FAQs on Food Wrapping

Can I refrigerate meat and poultry in its store wrapping?

That depends upon the type of packaging that was used. If the product was packaged in a way that protects it from oxygen, it should stay in the store wrapping for refrigeration; the wrapping will keep it fresh much longer than if you re-wrap it yourself. 


There are 3 types of pre-packaging used for fresh meat and poultry:


How should fruits be wrapped before refrigeration?

Unlike vegetables, fruits can be tightly wrapped because they are too acidic for the bacteria that cause botulism to grow on them.  However, for other reasons, some fruits should be only loosely wrapped. Fruits that “transpire” (give off) a lot of moisture (berries especially) are commonly store-wrapped in a manner that allows the moisture to escape. If fruits transpire moisture into an airtight atmosphere, bacteria (ones that don’t cause disease) will grow and make the fruit slimy. Also, some fruits produce large amounts of ethylene gas, which stimulates ripening.

Should I wrap raw vegetables loosely or tightly before refrigerating?

Some vegetables need to be wrapped to prevent dehydration.  Sometimes the advice that’s given is to wrap vegetables loosely or place them in a perforated bag to prevent the growth of spores that could cause botulism. (These are not killed by the usual cooking temperatures but any toxin that is formed would be killed by normal high heat treatments.)  Bean sprouts and root vegetables--such as carrots, turnips, potatoes, and onions—are most likely to be a problem.   However, the danger of contracting botulism from refrigerated raw vegetables is not great.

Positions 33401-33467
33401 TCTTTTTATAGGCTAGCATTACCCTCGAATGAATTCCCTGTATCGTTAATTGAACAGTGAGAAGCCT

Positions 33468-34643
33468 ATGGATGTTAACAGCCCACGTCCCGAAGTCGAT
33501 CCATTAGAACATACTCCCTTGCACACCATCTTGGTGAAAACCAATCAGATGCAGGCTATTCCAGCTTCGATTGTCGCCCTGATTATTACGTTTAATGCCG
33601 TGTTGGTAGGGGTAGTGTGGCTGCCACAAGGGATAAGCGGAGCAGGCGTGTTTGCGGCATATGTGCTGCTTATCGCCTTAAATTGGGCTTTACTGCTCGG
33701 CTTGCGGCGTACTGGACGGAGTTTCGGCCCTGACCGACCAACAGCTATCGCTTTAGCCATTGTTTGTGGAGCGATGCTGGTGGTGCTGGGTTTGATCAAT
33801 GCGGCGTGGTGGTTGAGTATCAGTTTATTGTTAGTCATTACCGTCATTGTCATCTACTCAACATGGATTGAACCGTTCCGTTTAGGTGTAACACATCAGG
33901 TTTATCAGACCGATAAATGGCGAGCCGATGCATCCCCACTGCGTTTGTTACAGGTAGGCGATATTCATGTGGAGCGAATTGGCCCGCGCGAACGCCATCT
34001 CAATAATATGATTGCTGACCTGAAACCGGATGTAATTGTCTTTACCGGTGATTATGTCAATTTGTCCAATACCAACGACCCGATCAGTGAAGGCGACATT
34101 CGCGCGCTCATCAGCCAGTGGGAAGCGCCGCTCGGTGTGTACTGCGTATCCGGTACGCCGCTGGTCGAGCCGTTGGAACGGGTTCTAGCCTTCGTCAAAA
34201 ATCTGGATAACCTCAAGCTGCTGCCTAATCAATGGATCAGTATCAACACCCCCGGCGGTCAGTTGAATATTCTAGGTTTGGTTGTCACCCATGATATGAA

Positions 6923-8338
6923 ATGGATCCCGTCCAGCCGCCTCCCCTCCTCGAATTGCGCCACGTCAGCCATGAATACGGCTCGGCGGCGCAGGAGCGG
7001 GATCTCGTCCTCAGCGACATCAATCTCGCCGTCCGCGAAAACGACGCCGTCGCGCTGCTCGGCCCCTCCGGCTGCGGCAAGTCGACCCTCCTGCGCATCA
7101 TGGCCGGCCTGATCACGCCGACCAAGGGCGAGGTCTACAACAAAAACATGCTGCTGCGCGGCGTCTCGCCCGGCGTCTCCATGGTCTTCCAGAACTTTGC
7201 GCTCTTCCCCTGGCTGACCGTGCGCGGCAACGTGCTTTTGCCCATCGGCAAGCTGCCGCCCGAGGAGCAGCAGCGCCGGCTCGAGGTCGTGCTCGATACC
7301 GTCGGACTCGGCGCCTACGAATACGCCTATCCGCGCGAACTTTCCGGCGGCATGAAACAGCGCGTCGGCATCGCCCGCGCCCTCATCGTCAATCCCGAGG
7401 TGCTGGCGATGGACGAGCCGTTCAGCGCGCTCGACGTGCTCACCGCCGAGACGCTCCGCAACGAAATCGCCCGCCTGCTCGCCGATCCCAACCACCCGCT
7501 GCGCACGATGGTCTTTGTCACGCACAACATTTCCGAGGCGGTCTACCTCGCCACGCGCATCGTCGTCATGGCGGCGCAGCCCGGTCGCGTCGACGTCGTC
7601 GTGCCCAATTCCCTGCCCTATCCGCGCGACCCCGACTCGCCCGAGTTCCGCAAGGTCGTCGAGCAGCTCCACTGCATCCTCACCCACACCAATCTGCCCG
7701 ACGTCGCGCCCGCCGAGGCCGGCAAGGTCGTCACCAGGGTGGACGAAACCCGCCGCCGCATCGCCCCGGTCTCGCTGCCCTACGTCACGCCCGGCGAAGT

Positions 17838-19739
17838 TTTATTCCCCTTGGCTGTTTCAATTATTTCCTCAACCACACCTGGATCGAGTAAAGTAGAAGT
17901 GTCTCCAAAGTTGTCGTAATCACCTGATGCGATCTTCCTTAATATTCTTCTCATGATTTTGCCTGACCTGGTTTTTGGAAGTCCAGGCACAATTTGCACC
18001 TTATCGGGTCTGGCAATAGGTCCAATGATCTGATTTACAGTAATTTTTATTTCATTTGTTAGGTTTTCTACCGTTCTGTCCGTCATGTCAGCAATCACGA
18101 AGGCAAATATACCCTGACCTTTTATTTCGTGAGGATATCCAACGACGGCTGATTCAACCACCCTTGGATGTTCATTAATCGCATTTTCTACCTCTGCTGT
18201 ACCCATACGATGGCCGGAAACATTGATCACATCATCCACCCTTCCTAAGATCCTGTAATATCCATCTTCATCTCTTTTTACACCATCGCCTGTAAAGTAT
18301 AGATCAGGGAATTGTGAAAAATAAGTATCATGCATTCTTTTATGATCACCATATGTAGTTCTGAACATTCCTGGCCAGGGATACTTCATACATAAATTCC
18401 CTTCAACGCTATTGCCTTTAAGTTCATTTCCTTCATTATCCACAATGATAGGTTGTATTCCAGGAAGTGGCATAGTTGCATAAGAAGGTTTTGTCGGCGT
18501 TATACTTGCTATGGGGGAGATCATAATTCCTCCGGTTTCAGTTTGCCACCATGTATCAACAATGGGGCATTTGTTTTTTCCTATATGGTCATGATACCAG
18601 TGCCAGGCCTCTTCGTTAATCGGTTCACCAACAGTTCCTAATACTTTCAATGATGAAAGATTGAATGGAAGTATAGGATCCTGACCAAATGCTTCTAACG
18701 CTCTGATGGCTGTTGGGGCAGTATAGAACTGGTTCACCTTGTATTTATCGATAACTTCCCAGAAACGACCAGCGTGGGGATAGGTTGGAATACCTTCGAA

What produce needs to be wrapped before refrigerating?

Food scientist Dr. Clair Hicks offers this explanation: “Fresh fruit and vegetables have different respiration rates.  For example, asparagus and broccoli have high respiration rates, which requires that they be refrigerated (that slows the respiration rate) but that they be stored in breathable packaging.  Apples and citrus fruits have low respiration rates, and apples, cucumbers, and tomatoes are waxed to further slow respiration, so only refrigeration is required to enhance shelf life.

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